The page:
How hard should you go?
I was asked this question the other day in class and it made me think. Of course the brief answer is always ‘it depends’ but I thought about the question in the context of who was asking it and tried to get a little more specific. There are numerous factors to take into account when providing an answer – gender, biological age, training age, injury history, goals, current stress / recovery levels, where the person is in a given training cycle, are they in-season or off-season, local fatigue / general fatigue, personality and so on… The guy in question is what the old Crossfit coaches would call a ‘fire breather’. Every gym has them. Guys or girls who will push themselves well beyond their comfort zones and in most cases need a coach to help save them from themselves. They rarely, if ever, need external motivation. So to preserve anonymity, lets call this person Kev. Kev is a young male with a decent training history but with a recently extended break from training (no injuries). This particular profile is dynamite and a tough one to manage. Due to exercise history, gender and biological age, the ability to push beyond current recovery and adaptation levels is a very real concern and a challenge to have to navigate. I have found (bro-science terms) muscle memory is a factor in reaching higher gears but it also has a lot to do with the fact that this individual has prior experience of psychologically hitting those ‘higher’ gears and ‘digging deep’ – a term we like to use here at SDSC. Most novice trainees are unable to do this and tap out long before the risk of overuse / intensity induced injuries – they are self-limiting and injuries at this stage would generally come from mechanical faults as opposed to pushing past adaptation capabilities. On the analogy of ‘digging deep’, think of pushing hard in terms of digging a hole. A beginner (defined here as someone that has not reached anywhere near their genetic ceiling / potential) will not be able to dig too deep and therefore will get out of the shallow hole that they have dug relatively quickly. A more advanced or at least a stronger trainee will be well down the path of genetic potential and be a lot stronger and can therefore dig a lot deeper. And of course a deeper hole takes longer to climb out of – in terms of recovering within that session and its affect on subsequent sessions. Again, with the current example it is worth remembering that this individual is not a beginner, although they are starting ‘from scratch’ – therefore caution must be taken with progressions as they can override the self-limiting factor. If adaptive capacities are not respected – by implementing structured programming and sensible progressions, the result will be impending burnout. This is the curse of the new fire breather combined with the novice coach – they become victims of their own success. For a new coach it is very tempting to see such a trainee lap up everything you throw at them as they get stronger. The initial significant improvements in performance encourage the tendency to push harder and continue to throw more and more at the athlete. It is always these individuals that coaches pin their successes to (until the blow out) where, in the current gym climate, social media likes are currency. It is tempting to put these folks at the front line to show off the successes of your ‘systems’ but truth be told, these individuals could walk into any gym and make any program look good – to a point. The real challenge is to keep these individuals making progress long term. How often, even at the highest levels of Crossfit or other renowned gyms, have we seen one individual become the poster boy / girl for that gym, continue to dominate workouts and display ever improving feats of strength and fitness only to one day disappear – and maybe come back re-invented or more precisely forced into a more balanced way of training (Greg Amundson or Gillian Mounsey anyone??). Unfortunately this cycle of burn out is all too common, every gym has that person, they are all over social media crushing workouts and then one day they are gone. But it doesn’t have to be this way. Managing fire breathers involves skilled coaching – it takes more then memorising the pages of a training manual. This is why I believe effective coaching will never become fully automated. It is a craft that requires skill that takes decades to cultivate and hone (almost like a skilled chef – adding just the right amount of ingredients). Increased awareness will build a safer scenario where the trainee can be pushed and feel like he is pushing himself but not to the point beyond which he can recover. This involves the discretion and judgment of the coach to be able to ‘rein in’ the athlete when needed and ideally before things start to regress or fall apart. You can program a seemingly airtight training cycle but things happen and at times it is just necessary to unshackle the individual and let them set themselves on fire. Leader boards are great for this and an excellent motivational tool but at the same time, the right must be earned to use them – and this takes confidence on the coaches part, being able to stand up to an eager individual and ‘hold them back’ for their own good. Sometimes you may lose an individual if they feel they are not being pushed but at the end of the day a coach’s primary aim is to ‘do no harm’. I would personally rather lose a member if they felt they were being held back as opposed to losing someone through an injury or burn out. But again, clear lines of communication and transparency are needed so as to build trust in the processes and the methodology of the coach …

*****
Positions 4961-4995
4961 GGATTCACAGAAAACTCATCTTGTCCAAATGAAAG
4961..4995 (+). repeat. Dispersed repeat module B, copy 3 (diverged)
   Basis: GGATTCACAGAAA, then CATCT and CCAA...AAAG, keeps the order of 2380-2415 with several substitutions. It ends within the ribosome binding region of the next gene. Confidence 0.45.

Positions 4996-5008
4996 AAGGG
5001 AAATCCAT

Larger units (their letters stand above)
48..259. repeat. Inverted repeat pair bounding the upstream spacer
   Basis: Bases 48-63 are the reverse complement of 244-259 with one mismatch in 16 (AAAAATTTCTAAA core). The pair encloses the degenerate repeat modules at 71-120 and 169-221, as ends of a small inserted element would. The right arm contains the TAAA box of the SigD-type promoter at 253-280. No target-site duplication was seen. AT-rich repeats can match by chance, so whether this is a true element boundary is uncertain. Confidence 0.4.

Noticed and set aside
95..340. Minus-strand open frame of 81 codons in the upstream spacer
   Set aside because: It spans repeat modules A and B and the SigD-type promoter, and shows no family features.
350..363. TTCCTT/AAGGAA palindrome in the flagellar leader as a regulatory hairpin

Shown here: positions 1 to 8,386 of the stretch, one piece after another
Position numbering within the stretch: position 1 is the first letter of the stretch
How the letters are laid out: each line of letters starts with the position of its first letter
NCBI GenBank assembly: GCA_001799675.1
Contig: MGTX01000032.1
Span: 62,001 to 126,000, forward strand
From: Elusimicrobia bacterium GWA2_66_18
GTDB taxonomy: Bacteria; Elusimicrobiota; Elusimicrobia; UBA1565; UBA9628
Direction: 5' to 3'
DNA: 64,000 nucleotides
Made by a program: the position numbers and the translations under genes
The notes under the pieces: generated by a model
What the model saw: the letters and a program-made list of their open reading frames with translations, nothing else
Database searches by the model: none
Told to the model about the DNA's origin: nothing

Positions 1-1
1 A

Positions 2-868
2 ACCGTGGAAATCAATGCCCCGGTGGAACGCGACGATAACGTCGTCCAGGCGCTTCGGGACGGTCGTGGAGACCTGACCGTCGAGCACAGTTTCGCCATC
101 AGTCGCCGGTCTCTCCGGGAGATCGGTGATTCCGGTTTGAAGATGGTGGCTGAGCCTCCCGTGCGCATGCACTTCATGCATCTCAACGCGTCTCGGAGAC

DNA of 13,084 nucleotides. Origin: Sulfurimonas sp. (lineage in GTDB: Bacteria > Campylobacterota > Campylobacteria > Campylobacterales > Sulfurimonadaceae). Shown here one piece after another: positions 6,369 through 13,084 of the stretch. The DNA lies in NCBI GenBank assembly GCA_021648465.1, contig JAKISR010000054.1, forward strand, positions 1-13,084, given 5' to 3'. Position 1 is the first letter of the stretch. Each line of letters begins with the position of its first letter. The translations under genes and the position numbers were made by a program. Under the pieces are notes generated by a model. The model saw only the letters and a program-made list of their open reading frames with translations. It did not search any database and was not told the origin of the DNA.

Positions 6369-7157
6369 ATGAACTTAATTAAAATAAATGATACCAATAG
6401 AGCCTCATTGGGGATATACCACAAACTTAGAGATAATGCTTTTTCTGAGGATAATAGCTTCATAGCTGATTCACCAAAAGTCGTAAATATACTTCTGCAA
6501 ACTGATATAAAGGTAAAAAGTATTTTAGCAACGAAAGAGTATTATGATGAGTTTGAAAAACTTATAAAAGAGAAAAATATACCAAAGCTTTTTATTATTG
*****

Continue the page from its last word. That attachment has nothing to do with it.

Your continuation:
Post to Tumblr